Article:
BLOOMSBURG, COLUMBIA COUNTY (WBRE/WYOU) — Many of us grew up playing outside in the dirt until the sun went down well one competition held this week brings college students back to those roots and to the dirt around those roots.

The Northeast Regional Soil Collegiate Competition has been going on since the 1960s. This year the regional competition was hosted here at Bloomsburg University.

northeast regional soil competition coordinator
“They have to identify the soil horizons which are the naturally formed layers in the soil. And then for each horizon, they’re describing the soil color using charts. They’re describing the texture which is how it feels or how the particles size, like if its sandy or silty or clay,” stated Rebecca Bourgault, the Northeast Regional Soil Competition coordinator.

With eight schools from around the northeast, the competition is about using more than technology.

“Describing what we call soil morphology which is properties that we can observe with our senses in the field,” explained Bourgault.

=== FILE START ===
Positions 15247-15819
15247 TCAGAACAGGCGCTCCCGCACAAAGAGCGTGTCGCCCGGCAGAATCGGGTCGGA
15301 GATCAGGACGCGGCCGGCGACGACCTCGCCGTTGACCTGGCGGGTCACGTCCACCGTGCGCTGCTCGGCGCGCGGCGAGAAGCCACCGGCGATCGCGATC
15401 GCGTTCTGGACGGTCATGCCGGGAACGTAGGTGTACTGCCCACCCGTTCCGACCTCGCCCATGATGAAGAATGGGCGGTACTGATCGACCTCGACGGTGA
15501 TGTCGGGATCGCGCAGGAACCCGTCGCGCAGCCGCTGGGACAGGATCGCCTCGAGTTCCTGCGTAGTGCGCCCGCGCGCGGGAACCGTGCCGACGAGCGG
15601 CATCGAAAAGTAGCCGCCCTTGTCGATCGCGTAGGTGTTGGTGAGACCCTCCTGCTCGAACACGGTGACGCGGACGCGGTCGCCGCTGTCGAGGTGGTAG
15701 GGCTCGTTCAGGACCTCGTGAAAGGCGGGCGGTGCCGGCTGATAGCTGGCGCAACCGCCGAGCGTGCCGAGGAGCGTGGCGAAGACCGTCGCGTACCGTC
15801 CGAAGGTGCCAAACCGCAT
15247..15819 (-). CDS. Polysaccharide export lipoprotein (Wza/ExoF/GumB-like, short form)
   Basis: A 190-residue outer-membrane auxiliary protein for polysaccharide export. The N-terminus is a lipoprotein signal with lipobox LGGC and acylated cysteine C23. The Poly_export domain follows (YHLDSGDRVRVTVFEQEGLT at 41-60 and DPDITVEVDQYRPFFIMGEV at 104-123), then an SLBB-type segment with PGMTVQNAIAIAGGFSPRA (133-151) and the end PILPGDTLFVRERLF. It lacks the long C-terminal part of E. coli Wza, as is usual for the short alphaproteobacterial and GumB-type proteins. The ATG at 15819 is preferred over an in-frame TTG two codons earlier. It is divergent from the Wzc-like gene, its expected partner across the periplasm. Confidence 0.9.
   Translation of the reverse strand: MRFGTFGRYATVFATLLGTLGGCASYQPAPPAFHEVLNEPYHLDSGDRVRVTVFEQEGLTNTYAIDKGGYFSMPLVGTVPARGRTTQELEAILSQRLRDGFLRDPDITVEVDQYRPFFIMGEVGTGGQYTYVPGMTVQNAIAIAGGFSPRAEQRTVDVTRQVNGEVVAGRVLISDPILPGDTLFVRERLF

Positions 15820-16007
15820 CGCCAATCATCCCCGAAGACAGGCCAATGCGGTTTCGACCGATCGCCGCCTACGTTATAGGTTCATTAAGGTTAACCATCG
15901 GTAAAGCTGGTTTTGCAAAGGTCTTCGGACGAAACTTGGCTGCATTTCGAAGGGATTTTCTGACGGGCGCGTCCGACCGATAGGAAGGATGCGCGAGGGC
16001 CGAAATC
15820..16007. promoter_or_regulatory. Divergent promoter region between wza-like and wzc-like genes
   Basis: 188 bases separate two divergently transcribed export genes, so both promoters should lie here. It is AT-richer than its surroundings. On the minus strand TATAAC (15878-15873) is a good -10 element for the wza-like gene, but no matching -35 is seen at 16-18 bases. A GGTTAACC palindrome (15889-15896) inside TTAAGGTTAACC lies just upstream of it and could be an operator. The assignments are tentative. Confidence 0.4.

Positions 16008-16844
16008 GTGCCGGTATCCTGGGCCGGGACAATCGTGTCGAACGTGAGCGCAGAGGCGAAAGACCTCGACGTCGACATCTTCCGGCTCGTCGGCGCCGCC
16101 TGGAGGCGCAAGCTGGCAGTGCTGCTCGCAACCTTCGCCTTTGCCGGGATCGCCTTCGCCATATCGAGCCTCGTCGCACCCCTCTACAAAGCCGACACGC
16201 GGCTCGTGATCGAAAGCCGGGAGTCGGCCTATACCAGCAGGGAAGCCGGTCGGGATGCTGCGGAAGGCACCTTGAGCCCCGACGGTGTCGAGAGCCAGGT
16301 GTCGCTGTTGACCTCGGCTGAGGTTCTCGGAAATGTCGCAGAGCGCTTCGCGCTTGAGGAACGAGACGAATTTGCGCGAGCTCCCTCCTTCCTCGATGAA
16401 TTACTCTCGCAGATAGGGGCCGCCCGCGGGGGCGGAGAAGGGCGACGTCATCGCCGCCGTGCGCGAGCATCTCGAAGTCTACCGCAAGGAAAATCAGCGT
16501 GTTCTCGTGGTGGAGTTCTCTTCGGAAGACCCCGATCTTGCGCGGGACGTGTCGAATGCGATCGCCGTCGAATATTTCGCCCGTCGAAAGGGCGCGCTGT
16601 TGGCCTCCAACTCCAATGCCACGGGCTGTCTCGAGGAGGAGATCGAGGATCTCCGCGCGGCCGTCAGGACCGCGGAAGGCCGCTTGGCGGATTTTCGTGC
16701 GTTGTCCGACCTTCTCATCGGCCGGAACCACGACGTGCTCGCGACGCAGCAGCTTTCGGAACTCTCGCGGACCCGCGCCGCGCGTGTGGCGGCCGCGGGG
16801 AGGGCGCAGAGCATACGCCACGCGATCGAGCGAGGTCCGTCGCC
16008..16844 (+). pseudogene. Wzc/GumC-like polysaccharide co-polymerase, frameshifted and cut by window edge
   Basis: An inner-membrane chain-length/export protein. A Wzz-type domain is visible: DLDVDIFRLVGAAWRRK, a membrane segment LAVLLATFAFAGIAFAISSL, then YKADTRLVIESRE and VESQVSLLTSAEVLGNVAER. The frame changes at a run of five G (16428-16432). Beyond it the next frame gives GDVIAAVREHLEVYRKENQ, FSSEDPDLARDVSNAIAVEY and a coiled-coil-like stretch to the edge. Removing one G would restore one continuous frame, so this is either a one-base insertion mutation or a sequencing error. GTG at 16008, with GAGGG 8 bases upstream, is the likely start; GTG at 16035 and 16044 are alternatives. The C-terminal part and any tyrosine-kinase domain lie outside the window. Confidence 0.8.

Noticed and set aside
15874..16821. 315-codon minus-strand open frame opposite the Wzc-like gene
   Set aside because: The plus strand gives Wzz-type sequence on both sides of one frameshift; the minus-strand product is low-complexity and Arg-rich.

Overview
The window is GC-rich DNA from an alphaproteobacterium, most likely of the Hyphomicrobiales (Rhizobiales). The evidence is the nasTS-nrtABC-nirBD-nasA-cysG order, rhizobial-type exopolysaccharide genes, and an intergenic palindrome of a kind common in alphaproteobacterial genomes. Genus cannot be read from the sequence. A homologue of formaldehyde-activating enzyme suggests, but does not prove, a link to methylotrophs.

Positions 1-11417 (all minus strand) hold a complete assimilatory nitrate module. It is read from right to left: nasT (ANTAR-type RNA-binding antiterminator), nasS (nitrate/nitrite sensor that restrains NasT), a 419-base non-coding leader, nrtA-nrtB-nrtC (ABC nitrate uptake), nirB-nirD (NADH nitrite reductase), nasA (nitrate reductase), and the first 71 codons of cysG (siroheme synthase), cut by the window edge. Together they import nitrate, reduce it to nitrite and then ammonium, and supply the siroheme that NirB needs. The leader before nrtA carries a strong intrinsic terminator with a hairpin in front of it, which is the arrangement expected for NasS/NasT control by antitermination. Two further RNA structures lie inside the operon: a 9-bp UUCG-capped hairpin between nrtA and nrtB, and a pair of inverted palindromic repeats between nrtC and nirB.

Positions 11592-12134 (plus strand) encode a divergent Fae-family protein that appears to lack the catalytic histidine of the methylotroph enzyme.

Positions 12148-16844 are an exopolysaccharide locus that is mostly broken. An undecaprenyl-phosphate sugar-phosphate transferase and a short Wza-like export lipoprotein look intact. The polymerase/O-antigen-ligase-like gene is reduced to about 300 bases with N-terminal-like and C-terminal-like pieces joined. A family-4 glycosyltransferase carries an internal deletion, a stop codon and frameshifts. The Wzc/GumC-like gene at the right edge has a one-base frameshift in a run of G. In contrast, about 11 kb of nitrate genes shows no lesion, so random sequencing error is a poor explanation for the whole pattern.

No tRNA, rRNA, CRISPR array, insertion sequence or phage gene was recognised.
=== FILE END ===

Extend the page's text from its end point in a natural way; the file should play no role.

Hose senses help to guide the students, despite the messy day.

“We have to get a little bit dirty to do it,” said Briaunna Makar, a Bloomsburg University student.

“What soil type is it? What is that soil best used for? Applications like farming and construction and septic systems,” stated Bourgault.

The skills they learn go deeper than just dirt level.

“Theyre learning this technical skill, but then they have to use critical thinking to make judgment calls and decisions that are not always easy to make,” explained Bourgault.

These students are passionate about their fields. Coming from a variety of earth science backgrounds.

“I’ve always been an avid outdoorsman so digging in the dirt is nothing new to me. I love doing it,” said Makar.

The students will be judged on Friday in the sunshine with the winners advancing to the national competition.

“I’m really interested in it. I hope to eventually apply for jobs in the soil category. I think it’s really interesting to me personally. I really enjoy digging in the dirt,” explained Makar.

Those who advance to the national competition will meet in Oklahoma later in the spring.